# introducing sigmoids

Now, next thing we need to mention are what I call "sigmoids". They are functions that you apply to superpositions and they only change the coeffs in superpositions. They do not, by themselves, change the order or labels of kets in superpositions. Named loosely after these guys.

-- set all coeffs above 0 to 1, else 0
clean SP

-- set everything below t to 0, else x
-- similar to drop-below[t]
threshold-filter[t] SP

-- set everything below t to x, else 0
-- similar to drop-above[t]
not-threshold-filter[t] SP

-- set everything below 0.96 to 0, else 1
binary-filter SP

-- set everything below 0.96 to 1, else 0
not-binary-filter SP

-- set everything below 0 to 0, else x
pos SP

-- return the absolute value of x
abs SP

-- set everything above t to t, else x
max-filter[t] SP

-- set everything below 0.04 to 1, else 0
NOT SP

-- set everything in range [0.96,1.04] to 1, else 0
xor-filter SP

-- set everything in range [a,b] to x, else 0
sigmoid-in-range[a,b] SP

-- set all coeffs to 1/x. if x == 0, then return 0
invert SP

-- set all coeffs to t - x
subtraction-invert[t] SP

-- sets all coeffs, including zeros, to t
set-to[t] SP

They are simple enough, so here is the python:
```def clean(x):
if x <= 0:
return 0
else:
return 1

def threshold_filter(x,t):
if x < t:
return 0
else:
return x

def not_threshold_filter(x,t):
if x <= t:
return x
else:
return 0

def binary_filter(x):
if x <= 0.96:
return 0
else:
return 1

def not_binary_filter(x):
if x <= 0.96:
return 1
else:
return 0

def pos(x):
if x <= 0:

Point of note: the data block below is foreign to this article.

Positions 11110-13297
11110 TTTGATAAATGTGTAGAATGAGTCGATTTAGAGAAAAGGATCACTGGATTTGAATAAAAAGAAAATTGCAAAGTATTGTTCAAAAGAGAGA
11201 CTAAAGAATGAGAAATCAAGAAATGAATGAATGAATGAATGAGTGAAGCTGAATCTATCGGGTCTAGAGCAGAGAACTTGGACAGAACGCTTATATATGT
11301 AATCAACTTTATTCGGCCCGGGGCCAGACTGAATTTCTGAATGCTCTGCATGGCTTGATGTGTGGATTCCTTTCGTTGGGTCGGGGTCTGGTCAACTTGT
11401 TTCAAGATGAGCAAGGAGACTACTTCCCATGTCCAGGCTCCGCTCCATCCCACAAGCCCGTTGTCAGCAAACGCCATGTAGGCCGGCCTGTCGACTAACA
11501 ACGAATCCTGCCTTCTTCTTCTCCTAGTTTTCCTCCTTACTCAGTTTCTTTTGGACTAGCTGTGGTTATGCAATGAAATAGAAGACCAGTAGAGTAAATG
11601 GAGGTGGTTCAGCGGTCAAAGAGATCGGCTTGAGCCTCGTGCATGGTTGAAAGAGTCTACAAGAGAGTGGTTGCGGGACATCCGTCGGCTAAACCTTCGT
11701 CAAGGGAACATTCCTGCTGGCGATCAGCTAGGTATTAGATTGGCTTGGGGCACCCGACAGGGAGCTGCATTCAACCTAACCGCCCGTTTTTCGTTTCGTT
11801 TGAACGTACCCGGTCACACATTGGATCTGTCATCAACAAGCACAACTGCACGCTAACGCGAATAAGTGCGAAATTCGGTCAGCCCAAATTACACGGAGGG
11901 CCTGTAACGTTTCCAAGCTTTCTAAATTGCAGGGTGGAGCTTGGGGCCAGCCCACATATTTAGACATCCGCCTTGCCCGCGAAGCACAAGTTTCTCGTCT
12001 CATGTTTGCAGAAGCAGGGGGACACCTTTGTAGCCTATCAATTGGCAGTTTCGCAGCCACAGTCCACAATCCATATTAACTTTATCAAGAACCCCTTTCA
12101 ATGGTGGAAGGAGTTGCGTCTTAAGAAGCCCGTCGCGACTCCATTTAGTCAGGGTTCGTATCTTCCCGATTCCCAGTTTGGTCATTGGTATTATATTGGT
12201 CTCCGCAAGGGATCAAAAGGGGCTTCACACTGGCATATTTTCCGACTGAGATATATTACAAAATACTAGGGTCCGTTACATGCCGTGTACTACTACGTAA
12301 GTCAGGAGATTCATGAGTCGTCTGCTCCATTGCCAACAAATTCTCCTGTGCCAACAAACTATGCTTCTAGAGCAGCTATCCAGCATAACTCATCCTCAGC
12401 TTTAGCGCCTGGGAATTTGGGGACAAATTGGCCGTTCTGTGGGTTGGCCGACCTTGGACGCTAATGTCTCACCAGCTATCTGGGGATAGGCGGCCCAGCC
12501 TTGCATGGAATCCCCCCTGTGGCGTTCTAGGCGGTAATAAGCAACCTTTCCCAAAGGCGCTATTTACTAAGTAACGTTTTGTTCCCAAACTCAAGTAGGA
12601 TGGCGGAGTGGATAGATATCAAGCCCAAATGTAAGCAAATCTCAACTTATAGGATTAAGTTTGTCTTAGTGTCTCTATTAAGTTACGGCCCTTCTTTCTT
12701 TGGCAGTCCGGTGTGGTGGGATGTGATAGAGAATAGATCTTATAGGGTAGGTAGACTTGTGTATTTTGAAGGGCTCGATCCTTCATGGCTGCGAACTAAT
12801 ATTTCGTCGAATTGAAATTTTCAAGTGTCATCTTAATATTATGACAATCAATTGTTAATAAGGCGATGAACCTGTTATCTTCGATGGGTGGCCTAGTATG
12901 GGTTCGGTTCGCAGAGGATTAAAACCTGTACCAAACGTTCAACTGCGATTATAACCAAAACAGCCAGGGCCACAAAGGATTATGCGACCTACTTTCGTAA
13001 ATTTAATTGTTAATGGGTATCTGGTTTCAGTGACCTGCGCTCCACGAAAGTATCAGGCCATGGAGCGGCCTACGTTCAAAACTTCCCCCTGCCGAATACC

return 0
else:
return x

def sigmoid_abs(x):
return abs(x)

def max_filter(x,t):
if x <= t:
return x
else:
return t

def NOT(x):
if x <= 0.04:
return 1
else:
return 0

# otherwise known as the Goldilock's function.
# not too hot, not too cold.
def xor_filter(x):
if 0.96 <= x and x <= 1.04:
return 1
else:
return 0

# this is another type of "Goldilock function"
# the in-range sigmoid:
def sigmoid_in_range(x,a,b):
if a <= x and x <= b:
return x
else:
return 0

def invert(x):
if x == 0:
return 0
else:
return 1/x

def subtraction_invert(x,t):
return t - x

def set_to(x,t):
return t
```
Sigmoids are simple and tidy enough, so if it turns out we need a new one, it will be fine to add it. This is in contrast with ket/sp built in functions, where we are reluctant to add new functions unless there is no neater way to do it.

So, that is it for now. Heaps more function operators to come!

Update: Here is a visualization of a couple of sigmoids in action:
-- define a function, with values in [0,3]
-- NB: the multiply by 0 is in there, else it would be in range [1,4] since the noise is additive
|f> => absolute-noise 0 range(|x: 0>,|x: 255>)
-- apply binary filter to that function:
-- NB: I set |x: 0> to 3, so graph y-axis wasn't auto-scaled to [0,1]
binary-filter "" |f>
-- apply threshold-filter, with t = 1
threshold-filter "" |f>

-- apply threshold-filter, with t = 2
threshold-filter "" |f>

-- apply threshold-filter, with t = 2.5
threshold-filter[2.5] "" |f>

Home
previous: some built in functions
next: a big collection of function operators

updated: 19/12/2016
by Garry Morrison
email: garry -at- semantic-db.org